The Agora
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How Jesus used the Old Testament


In addition to citing Moses and the Psalms to establish and endorse his teaching, Jesus called on the writings of the prophets to reinforce and emphasize his teaching (cf Luke 24:44; Mat 5:17; 22:40).
Jesus could have argued that his teaching was correct and worthy of acceptance because he was God's Son -- but he did not. Old Testament Scripture was equated with the word of God, and that was sufficient to give his teaching divine authority (cf John 5:37-40; 8:45-47).
For Jesus, Scripture could not be broken, that is, it was inherently true and must be fulfilled; Old Testament teaching should not be watered down or replaced by the words of men (cf John 10:34-38; 17:17; Mat 15:1-6).
Jesus invariably argued his points using an Old Testament phrase or idea (eg, Mat 12:38-42; 13:11-17; 21:16,33-43; 23:29-39; John 6:45).
Jesus clearly understood and presented Scripture in a way quite different from all others (eg, Mark 1:27; Mat 22:15-22; John 6:52-69); he opened up the understanding of the Old Testament, primarily because they spoke of him and he was able to explain the meaning (eg, Luke 4:16-21; John 5:39). So Jesus makes the Old Testament teaching come alive, and renders it much more comprehensible (cf Luke 24:25-32; Acts 1:3).
But Jesus did not introduce any new teaching in the sense that it contradicted or repudiated the Old Testament teaching. The Old Testament is the basis of all New Testament teaching, and Jesus' message is the same as the message of the prophets -- for example:

the Lord's prayer taught in Mat 6:9-13 has 1Ch 29:10-13 background,

the two great commandments taught in Mat 22:36-40 tied together Deu 6:5 and Lev 19:18, and

the prediction of Jerusalem's overthrow and Christ's return taught in Mat 24:15 cites Dan 9:27.

Jesus "filled full" the predictions about the suffering Savior (cf Luke 24:25-27,44-47), confirmed the promises made in the Old Testament (Mat 5:17; cf Acts 3:18; 13:33; Rom 15:8), and will be the completion of the Old Testament prophecies about the returning Christ (eg, Luke 21:7-36). However, the subject of this article is not so much how Jesus fulfilled/will fulfill the Old Testament prophets as how he used their writings in his teaching.
The four Gospel accounts record the actual teaching situations of Jesus and therefore are the best source of information to determine how he used the Old Testament prophets. Of the many examples available, four are taken from each Gospel to provide a sampling sufficient to draw some conclusions.


  1. Mat 9:10-13 cites Hos 6:6 -- to teach the leaders that they should go and learn what "desire mercy" means.
  2. Mat 11:7-15 quotes Mal 3:1 -- to teach the people about the greatness of the prophet John the Baptist (cf Mat 17:10-13).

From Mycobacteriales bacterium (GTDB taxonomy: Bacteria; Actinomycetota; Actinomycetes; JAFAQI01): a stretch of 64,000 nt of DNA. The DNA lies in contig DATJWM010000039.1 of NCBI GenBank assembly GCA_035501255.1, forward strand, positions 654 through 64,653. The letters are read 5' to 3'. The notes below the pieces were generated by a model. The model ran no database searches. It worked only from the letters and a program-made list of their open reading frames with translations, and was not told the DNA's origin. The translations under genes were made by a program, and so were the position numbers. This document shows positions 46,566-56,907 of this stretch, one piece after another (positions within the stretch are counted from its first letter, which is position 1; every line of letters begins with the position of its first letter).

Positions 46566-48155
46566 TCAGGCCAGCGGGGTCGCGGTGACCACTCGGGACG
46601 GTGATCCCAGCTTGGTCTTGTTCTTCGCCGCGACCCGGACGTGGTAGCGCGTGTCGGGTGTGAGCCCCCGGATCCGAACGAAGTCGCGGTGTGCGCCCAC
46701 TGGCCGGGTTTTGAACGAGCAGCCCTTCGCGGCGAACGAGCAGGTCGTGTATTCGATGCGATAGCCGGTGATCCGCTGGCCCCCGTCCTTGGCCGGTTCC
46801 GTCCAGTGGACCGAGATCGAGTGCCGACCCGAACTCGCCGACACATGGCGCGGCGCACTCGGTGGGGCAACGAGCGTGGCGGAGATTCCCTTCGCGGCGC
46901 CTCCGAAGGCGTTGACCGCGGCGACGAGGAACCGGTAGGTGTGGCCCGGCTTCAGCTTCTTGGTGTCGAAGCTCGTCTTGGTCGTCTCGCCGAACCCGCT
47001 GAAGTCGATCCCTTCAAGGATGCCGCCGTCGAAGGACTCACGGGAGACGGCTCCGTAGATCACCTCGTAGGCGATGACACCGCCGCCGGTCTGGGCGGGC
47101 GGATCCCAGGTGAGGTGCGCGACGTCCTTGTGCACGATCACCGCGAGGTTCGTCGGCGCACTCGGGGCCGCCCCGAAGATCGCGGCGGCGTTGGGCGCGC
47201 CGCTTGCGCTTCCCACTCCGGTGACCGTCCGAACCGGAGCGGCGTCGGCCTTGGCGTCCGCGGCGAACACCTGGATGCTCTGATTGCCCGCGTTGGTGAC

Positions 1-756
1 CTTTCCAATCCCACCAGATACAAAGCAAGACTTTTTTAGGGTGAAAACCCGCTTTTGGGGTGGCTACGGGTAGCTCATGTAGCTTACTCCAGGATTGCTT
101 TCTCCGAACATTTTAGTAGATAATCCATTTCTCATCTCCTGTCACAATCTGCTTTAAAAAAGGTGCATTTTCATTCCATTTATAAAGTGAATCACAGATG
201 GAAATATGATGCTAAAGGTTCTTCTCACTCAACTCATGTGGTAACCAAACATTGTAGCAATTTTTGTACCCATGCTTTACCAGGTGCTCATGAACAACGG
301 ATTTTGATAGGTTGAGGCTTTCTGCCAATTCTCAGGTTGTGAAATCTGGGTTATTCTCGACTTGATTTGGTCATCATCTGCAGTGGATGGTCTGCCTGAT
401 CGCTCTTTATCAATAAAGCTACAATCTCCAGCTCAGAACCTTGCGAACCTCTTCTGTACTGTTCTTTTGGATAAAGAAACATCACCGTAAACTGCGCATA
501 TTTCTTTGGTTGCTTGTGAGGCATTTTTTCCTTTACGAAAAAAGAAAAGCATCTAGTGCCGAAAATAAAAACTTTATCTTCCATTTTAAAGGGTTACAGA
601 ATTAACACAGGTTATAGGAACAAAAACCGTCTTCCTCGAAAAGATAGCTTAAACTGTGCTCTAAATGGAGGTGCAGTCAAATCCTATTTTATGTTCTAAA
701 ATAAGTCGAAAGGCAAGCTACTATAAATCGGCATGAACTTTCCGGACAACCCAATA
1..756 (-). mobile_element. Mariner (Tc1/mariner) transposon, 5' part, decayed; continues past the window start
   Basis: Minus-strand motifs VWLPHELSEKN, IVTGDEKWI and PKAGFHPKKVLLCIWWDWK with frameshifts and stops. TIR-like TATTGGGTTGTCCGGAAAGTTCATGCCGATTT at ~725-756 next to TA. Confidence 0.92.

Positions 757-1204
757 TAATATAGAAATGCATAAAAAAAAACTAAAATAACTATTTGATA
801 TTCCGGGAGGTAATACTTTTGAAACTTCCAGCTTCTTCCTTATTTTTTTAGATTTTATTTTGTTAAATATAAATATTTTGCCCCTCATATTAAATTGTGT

3. Mat 13:10-17 quotes Isa 6:9,10 -- to explain why he taught in parables, and why the apostles were privileged to understand.
  4. Mat 24:3-28 cites Daniel's prophecy (Dan 9:27; 11:31; 12:11) -- to explain the signs of his coming and the end of the age to the apostles.

  1. Mark 2:23-28 cites the story of David in 1Sa 21:1-6 -- to show that the Sabbath was made for man and that Jesus was Lord of the Sabbath.
  2. Mar 7:1-8 quotes Isa 29:13 -- to expose the hypocrisy of the Pharisees (their traditions and external cleansings).
  3. Mar 7:21-23 builds on Jer 4:14; 7:24; 17:9 -- to remind the disciples of a key teaching, namely, that the human heart is the source of all evil thoughts, etc.
  4. Mar 8:31; 9:31; and 10:33,34 are a series of Old Testament references -- to plainly teach the apostles of his impending death and resurrection... yet they did not understand!

  1. Luke 4:16-31 quotes Isa 61:1,2 -- to show how he was fulfilling Scripture before their very eyes, in their very hearing.
  2. Luke 11:29-32 cites Jon 3:4,5 and 1Ki 10:1 -- to use Jonah and the Ninevites and the Queen of Sheba and Solomon as examples to prompt his hearers into belief in himself as the Messiah, who was much greater.
  3. Luke 13:6-9 uses Jer 8:13 and Hos 9:10 as the background for his parable of the fig tree -- to give a warning to Israel of its impending destruction.
  4. Luke 21:20-24 talks of Old Testament predictions such as Lam 2:8,13 and Mic 3:12 soon to be fulfilled -- to give a warning to Jerusalem of its impending destruction.

  1. John 2:13-16 alludes to Zec 14:21 and Jer 7:8-11 -- to explain his ousting of the temple moneychangers and to remind his disciples that the temple cleansing must happen.
  2. John 7:38 consolidates the teaching of Isa 44:3; 55:1; 58:11; Joel 3:18; and Zec 13:1 -- to help the Jews understand that he was the promised Messiah.
  3. John 12:12-16 enacted Zec 9:9 -- to show the people and the disciples that he was the promised king.
  4. John 17:6-19 claims that the Scriptures were now fulfilled -- to emphasize that the time spent developing his disciples was according to God's will.


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